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Creative Revolution of Advertising in the 1960s

Business Tips and Trends

The 1960s is the cornerstone of what has helped to define modern day advertising. This decade is the creative revolution marked by the “madmen” of advertising and their use of “self-deprecating humor, irreverence and irony to appeal to young consumers.” One great example is Volkswagen’s ad that zeroed in on the tiny bug’s “liabilities” and calling it things such as a “lemon.” Marketing efforts began to focus more on brands and their personality during this time as well. Other trends were the U.S. Census offering segmented data or demographics and psychographics to help the advertising industry target its consumers.

Graphically speaking, advertisers also began to focus more on color, large images and minimal type. This created a very “dramatic effect” in visual communication to consumers. Per what is mentioned above, Volkswagen nailed this.

Other notable changes in advertising and commerce during the 1960s:

  • Advertisers no longer have the complete control over how their ads fit into the TV programming network
  • Magazines remained the dominant medium for advertising
  • Large supermarket chains supersede independent supermarkets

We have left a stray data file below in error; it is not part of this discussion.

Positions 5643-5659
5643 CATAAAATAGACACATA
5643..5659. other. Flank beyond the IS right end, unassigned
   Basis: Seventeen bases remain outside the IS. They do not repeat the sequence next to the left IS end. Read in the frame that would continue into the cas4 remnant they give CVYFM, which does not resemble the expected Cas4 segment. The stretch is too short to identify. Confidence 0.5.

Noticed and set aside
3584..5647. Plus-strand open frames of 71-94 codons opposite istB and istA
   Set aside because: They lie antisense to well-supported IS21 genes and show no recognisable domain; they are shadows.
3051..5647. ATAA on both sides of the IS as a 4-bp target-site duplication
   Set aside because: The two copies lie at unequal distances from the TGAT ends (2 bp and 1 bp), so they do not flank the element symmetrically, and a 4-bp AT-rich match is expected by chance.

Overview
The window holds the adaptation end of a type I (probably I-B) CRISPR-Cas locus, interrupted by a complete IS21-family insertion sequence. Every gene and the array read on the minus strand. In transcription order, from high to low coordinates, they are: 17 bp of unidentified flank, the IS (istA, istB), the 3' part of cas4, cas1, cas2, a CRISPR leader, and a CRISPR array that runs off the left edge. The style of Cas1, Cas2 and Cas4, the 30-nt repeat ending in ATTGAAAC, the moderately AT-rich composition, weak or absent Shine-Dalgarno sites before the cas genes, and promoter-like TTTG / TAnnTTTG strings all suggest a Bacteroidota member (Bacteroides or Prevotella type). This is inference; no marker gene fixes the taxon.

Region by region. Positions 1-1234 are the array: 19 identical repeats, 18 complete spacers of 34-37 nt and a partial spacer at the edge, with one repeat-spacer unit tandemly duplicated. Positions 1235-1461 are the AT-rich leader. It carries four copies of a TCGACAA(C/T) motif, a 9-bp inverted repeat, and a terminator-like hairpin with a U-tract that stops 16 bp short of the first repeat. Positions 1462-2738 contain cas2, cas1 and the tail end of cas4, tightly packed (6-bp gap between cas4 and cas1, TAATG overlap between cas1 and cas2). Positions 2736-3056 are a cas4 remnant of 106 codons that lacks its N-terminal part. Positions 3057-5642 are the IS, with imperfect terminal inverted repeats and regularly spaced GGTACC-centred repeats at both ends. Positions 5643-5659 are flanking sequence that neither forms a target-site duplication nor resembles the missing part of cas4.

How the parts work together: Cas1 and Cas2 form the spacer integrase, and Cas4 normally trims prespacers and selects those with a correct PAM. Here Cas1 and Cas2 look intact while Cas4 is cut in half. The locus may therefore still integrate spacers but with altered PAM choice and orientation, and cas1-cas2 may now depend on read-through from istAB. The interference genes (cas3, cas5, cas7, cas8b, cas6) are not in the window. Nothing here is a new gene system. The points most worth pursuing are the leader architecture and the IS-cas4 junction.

• Ad agencies operations grew as did how they dealt with clients
  • Toward the end of the 1960s clients demanded that the costs for advertising
    be justified
  • Market research became a priority

Other fun facts:

  • Big names in advertising were William Bernbach and Helmut Krone
  • Top agency of 1960 was J. Walter Thompson Co. ($370 million)
  • Top advertiser of 1960 was General Motors Corp. ($168.5 million)
  • Total U.S. ad spending in 1960 was $12.0 billion


Photo from the Writing for Designers.

Author: The Cheeps

"The Cheeps" are the chick designers that run Cheep Cheep Postcards and Cheep Cheep Websites, two divisions of Hunter-McMain, Inc. We're here to provide fun information on advertising design, business tips, and holidays--sometimes random--we would like to celebrate with you.

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